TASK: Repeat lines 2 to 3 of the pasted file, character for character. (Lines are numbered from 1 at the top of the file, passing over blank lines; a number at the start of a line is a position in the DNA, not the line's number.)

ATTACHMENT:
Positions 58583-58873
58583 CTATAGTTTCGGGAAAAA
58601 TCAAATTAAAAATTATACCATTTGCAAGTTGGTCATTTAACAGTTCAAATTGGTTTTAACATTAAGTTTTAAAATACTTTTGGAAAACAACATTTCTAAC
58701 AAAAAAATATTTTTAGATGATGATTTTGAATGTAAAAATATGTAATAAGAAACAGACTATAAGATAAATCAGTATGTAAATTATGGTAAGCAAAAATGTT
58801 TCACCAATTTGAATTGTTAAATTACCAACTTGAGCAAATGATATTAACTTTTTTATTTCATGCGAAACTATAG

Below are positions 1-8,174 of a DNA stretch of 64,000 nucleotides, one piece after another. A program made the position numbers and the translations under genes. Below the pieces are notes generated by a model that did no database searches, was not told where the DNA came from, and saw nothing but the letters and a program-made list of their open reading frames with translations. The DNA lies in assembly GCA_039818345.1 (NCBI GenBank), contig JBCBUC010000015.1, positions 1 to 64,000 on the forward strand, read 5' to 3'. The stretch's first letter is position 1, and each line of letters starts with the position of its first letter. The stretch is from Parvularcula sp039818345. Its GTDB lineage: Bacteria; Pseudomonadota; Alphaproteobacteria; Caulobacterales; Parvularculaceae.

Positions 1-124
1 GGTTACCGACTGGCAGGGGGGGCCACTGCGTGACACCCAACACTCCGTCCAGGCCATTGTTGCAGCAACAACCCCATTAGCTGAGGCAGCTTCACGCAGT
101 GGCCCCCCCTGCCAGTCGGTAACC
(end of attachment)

58583 CTATAGTTTCGGGAAAAA
58601 TCAAATTAAAAATTATACCATTTGCAAGTTGGTCATTTAACAGTTCAAATTGGTTTTAACATTAAGTTTTAAAATACTTTTGGAAAACAACATTTCTAAC